“Cash Cab” has been a driving force in Ben Bailey’s career, but he loves returning to the spot where his showbiz journey began: the comedy stage.
The 47-year-old New Jersey native got his start as a comedian when he was 21. He moved to Los Angeles and worked at a comedy club before packing up and heading to New York to perform stand-up.
“There were a lot of challenges starting off,” he says. “I never saw it becoming a job when I was younger. But the first time I stepped on stage, I knew.”
Bailey says he originally wanted to work in movies and if he hadn’t made it as an entertainer, he’d probably be a carpenter. Or an artist. “Something creative,” he says.
When he’s not on the road doing stand-up, you might find him on the street. Or, rather, he might find you. As host and executive producer of game-show-on-the-go “Cash Cab,” Bailey turns unsuspecting New York City taxi passengers into contestants answering trivia questions for cash prizes.
The Discovery Channel rebooted the show last year after it originally ran from 2005 to 2012.
“It feels great to have it back and it’s been awesome,” Bailey said. “The reception we got from people on the street in New York was amazing.”
Bailey performs Friday at Green Valley Ranch Resort.
Review-Journal: You’ve performed here in Vegas a few times and a few episodes of “Cash Cab” were recorded in Las Vegas. What’s your favorite thing to do when you come to town?
Bailey: That’s a tough question for me, because I’m not a gambler and I don’t really go to shows. I do always try to find a new, awesome golf course to play. I played the course at the Wynn last time I was there. Another time I played at Shadow Creek. It’s this awesome course like 45 minutes from Vegas. It’s amazing. I like to find a cool little bar to have a drink at, too. And walk around.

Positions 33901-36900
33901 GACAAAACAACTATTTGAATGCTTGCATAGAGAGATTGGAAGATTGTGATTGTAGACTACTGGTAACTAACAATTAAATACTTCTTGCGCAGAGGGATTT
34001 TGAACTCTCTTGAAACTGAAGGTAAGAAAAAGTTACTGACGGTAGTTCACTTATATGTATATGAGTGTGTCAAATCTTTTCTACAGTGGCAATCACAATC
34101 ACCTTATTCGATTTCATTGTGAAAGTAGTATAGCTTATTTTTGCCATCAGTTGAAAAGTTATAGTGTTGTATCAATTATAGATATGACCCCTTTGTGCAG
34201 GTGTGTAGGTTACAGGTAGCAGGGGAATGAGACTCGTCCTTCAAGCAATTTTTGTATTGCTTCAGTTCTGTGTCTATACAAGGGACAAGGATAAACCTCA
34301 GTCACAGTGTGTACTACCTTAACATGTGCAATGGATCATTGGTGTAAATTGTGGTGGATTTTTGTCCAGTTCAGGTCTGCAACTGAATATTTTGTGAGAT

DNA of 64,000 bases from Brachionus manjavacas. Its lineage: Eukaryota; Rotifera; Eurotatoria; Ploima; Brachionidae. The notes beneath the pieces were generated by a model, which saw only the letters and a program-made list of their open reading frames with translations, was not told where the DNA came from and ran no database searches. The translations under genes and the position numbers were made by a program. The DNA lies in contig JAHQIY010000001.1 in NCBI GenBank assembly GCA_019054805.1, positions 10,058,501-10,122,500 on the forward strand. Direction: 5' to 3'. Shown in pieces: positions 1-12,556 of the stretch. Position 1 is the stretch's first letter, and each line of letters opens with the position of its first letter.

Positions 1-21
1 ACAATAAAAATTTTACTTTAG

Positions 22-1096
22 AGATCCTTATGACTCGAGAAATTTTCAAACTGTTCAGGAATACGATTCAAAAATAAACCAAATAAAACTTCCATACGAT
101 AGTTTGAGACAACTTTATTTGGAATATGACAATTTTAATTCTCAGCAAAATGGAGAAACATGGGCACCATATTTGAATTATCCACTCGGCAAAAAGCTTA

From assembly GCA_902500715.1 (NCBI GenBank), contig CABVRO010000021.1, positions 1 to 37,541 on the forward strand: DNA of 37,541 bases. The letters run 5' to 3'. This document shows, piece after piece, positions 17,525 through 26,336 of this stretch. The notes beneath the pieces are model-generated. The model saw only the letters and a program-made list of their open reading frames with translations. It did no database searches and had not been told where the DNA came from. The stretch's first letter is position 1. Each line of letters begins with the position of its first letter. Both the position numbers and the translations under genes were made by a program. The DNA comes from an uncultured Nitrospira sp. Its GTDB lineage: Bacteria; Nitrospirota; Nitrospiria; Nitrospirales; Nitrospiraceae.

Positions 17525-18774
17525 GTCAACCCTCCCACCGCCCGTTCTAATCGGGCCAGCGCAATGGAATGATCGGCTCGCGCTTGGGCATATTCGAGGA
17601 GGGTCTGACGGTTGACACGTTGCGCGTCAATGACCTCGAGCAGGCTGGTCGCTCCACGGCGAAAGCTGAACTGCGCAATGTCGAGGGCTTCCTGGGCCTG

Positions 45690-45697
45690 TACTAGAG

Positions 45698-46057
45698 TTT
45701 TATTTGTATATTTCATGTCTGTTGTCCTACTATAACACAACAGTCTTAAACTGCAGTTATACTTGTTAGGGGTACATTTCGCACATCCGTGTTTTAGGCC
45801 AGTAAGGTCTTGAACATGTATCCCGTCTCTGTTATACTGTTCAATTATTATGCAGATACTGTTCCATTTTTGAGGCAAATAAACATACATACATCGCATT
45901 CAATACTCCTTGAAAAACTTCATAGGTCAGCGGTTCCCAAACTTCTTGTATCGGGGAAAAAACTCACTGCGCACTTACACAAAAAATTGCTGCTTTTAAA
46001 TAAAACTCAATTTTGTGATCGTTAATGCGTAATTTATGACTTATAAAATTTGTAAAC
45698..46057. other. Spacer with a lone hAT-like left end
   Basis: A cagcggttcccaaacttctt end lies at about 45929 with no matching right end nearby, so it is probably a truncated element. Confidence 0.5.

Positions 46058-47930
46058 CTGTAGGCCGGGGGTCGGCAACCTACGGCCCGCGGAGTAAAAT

What can fans expect to see at your show?
My new hour of stand-up material that’s ready to become a new special. Pretty clean and very funny.
Most of your performances are pretty clean — minimal profanity.
I swear when I talk, so sometimes I swear on stage, but not a lot. Definitely not word after word. Stand-up is as much about the writing as it is the jokes. I love the writing aspect of it. If you sit down and you write something and you try to make it quality writing, it’s not going to have (expletive) in it every other word. Probably won’t be in there at all.
What’s your creative process before writing?
I don’t have any ritual to get me there, but usually — either my jokes and ideas are flowing or they’re not. If I’m in a bad mood or stressed out, it’s definitely not happening. Other than that, it’s kind of happening all the time. I just have to write down the ideas as they come in. Or they’re gone. From there, I choose which ideas I think are good and then I work on them and expand them, make them into something.
“Cash Cab” has been airing since 2005 on and off. How does it feel to be back? How do you keep it interesting?
The reception we got from people on the street in New York was amazing. Everyone is so excited to have us back — that alone was worth it. The games are a lot longer now. We have a couple different camera angles. We have social media shoutout. We spend a little more time trying to get to know the contestants.
Are you a trivia person yourself?
Yeah, I am. I am a bit of a trivia nerd. I always watched “Jeopardy” at my house when I was younger.
What’s one of your most memorable experiences or reactions from passengers in the cab?
This time around, a guy got so excited that he started throwing himself up over the top of the seat. This huge enormous man was doing dolphin dives over the seats. He and his wife at one point when they were celebrating they were so excited that she head-butted him in the nose and we had to pull over because we thought he might’ve broken his nose. But he was OK.
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